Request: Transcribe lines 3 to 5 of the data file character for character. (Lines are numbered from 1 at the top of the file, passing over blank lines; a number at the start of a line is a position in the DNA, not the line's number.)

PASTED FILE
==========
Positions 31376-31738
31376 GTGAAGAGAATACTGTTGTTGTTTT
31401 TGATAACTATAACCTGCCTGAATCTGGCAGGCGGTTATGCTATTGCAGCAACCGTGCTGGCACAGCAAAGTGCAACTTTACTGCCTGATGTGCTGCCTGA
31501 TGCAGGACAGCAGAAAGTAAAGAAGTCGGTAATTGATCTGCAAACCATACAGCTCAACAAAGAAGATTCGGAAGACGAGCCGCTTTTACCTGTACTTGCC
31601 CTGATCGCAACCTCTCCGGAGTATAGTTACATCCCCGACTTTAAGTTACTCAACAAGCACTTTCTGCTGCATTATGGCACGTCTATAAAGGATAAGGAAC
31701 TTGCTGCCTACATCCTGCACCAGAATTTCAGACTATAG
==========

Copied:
31401 TGATAACTATAACCTGCCTGAATCTGGCAGGCGGTTATGCTATTGCAGCAACCGTGCTGGCACAGCAAAGTGCAACTTTACTGCCTGATGTGCTGCCTGA
31501 TGCAGGACAGCAGAAAGTAAAGAAGTCGGTAATTGATCTGCAAACCATACAGCTCAACAAAGAAGATTCGGAAGACGAGCCGCTTTTACCTGTACTTGCC
31601 CTGATCGCAACCTCTCCGGAGTATAGTTACATCCCCGACTTTAAGTTACTCAACAAGCACTTTCTGCTGCATTATGGCACGTCTATAAAGGATAAGGAAC